A nurse at the Trust has become the UK’s first consultant nurse in paediatric electrophysiology and inherited cardiac conditions (ICC).
Cath Renwick has been appointed to drive further improvements in patient care and improve understanding of individual conditions. Nurse consultants are highly experienced nurses, specialising in a particular field of healthcare.
Her role will help to educate other staff, in a field which is still relatively new, and promote important research.
Cath has worked at the hospital for 20 years, and led the paediatric ICC and electrophysiology service (which focuses on electrical activity in the heart) for the last four. She said: “I’m delighted to take up this position. There is so much potential to develop our knowledge in this field and I’m looking forward to the prospect of driving improvements in the care patients receive on a larger scale.”
Her role is being funded by the Ben Williams Trust, which provides funding to support children and young adults with arrhythmias and their families. It was set up by the parents of 14-year-old Ben Williams, who died in 2006, having been diagnosed with the condition.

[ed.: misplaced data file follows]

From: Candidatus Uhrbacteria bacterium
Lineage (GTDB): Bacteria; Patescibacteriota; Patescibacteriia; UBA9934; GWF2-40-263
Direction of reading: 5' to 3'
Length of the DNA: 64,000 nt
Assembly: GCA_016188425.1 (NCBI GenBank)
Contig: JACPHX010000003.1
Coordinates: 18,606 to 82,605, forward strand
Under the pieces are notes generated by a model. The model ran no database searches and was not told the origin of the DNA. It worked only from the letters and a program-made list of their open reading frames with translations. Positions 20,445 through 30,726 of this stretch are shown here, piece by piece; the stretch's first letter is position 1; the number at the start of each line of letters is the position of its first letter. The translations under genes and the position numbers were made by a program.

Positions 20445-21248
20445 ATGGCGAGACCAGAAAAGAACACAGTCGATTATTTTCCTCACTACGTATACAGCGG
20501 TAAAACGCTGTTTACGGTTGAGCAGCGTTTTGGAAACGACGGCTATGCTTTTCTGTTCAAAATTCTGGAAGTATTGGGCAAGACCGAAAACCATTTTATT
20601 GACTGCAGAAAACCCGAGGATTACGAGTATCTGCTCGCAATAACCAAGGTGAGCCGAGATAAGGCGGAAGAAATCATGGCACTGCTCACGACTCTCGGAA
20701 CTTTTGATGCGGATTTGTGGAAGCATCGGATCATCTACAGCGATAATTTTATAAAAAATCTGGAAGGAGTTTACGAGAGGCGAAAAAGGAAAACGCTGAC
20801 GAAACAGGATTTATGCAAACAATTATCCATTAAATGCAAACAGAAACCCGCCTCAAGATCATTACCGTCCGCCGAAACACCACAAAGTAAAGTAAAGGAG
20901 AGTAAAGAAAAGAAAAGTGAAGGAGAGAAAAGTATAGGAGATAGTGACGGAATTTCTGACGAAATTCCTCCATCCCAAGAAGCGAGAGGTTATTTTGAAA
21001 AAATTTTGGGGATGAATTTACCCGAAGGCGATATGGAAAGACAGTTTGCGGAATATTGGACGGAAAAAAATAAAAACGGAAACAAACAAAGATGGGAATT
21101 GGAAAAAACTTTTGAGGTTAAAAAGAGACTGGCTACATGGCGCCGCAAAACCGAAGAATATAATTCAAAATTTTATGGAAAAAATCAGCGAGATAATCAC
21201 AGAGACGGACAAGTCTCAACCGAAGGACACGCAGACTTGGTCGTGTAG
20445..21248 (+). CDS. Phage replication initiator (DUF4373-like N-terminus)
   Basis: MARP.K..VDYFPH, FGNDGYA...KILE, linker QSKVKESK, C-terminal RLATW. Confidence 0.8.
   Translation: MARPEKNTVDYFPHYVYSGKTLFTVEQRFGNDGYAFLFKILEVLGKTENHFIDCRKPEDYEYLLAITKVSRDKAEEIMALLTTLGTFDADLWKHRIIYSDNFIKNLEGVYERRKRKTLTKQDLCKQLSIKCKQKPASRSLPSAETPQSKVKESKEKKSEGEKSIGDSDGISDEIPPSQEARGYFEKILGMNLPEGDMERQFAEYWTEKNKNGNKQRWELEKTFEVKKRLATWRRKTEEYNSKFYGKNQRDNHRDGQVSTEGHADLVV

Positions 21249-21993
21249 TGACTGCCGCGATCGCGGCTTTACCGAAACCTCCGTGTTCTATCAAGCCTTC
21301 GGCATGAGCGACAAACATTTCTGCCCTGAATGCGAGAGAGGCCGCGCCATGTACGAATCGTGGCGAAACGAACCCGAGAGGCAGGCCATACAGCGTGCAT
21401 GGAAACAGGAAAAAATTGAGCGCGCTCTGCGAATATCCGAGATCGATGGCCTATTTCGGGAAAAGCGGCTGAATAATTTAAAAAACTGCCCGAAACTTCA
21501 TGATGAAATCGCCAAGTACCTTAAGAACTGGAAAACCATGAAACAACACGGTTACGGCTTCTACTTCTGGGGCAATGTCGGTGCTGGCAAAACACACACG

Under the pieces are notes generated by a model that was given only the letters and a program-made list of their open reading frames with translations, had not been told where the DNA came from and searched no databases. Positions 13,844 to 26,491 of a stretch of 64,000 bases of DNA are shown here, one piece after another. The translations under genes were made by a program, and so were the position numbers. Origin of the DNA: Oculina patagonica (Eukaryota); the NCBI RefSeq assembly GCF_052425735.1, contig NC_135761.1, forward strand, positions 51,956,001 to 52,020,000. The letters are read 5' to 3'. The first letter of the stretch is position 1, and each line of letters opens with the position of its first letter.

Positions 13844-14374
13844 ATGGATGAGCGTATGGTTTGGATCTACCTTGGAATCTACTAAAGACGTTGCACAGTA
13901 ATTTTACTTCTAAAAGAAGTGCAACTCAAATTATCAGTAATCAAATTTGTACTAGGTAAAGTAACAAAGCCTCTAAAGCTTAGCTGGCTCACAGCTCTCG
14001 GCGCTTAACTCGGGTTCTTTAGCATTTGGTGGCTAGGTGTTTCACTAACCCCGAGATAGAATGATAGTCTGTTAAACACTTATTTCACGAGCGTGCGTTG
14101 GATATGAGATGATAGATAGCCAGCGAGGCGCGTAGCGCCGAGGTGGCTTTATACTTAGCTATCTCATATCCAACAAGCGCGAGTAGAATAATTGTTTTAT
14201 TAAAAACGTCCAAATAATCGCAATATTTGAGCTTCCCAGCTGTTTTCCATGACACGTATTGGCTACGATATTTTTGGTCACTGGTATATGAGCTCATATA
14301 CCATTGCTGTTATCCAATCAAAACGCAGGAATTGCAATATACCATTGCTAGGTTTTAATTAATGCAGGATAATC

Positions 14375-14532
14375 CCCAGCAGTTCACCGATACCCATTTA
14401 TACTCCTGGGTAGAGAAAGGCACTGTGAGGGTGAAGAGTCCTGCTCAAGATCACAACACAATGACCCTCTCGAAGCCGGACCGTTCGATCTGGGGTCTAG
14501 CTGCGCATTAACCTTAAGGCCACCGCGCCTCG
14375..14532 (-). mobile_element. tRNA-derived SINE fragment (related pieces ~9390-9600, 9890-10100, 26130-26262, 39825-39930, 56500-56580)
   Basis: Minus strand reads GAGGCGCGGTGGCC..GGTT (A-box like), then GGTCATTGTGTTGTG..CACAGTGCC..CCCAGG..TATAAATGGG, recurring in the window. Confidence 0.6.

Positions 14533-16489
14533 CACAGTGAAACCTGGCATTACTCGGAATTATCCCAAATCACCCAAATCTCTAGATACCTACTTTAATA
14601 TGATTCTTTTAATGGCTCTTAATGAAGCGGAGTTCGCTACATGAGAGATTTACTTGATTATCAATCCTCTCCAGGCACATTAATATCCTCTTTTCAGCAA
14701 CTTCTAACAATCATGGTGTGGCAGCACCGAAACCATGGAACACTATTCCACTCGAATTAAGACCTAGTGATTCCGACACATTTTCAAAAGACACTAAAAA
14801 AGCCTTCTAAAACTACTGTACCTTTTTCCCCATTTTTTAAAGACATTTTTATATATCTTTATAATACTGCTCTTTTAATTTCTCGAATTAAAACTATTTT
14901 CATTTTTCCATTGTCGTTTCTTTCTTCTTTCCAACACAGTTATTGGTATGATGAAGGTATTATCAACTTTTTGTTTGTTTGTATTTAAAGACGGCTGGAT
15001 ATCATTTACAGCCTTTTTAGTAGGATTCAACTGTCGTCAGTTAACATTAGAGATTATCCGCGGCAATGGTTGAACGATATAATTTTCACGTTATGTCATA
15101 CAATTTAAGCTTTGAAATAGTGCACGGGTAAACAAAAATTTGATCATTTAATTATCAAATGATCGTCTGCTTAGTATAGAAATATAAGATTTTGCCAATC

The charity has already funded two roles at Royal Brompton: a clinical nurse specialist and a clinical psychologist.
In her new position, Cath will lead new pieces of research and develop the department’s electrophysiology ‘transition services’, which help and support teenage patients prepare for adult life with their condition.
Cath will also take a more active role sharing best practice and training other nurses, as well as leading the evaluation of the hospital’s services and involving young patients more in their development and design.
Cath added: “Research will be key to this role. I would like to develop a research programme investigating the impact on daily life and transition into adolescence, and subsequently adulthood, on children with CPVT (catecholaminergic polymorphic ventricular tachycardia) and other complex inherited conditions.
“Adolescence can be a time when we see a fall in hospital attendance and more cases of young patients not following their treatment plans. They are also more likely to take part in activities that could increase the risk of triggering life threatening arrhythmias so it’s vital that we provide them with the support they need.”
To find out more about the Trust’s children’s services, visit this section of our website.
To find out more about the Ben Williams Trust, visit their website.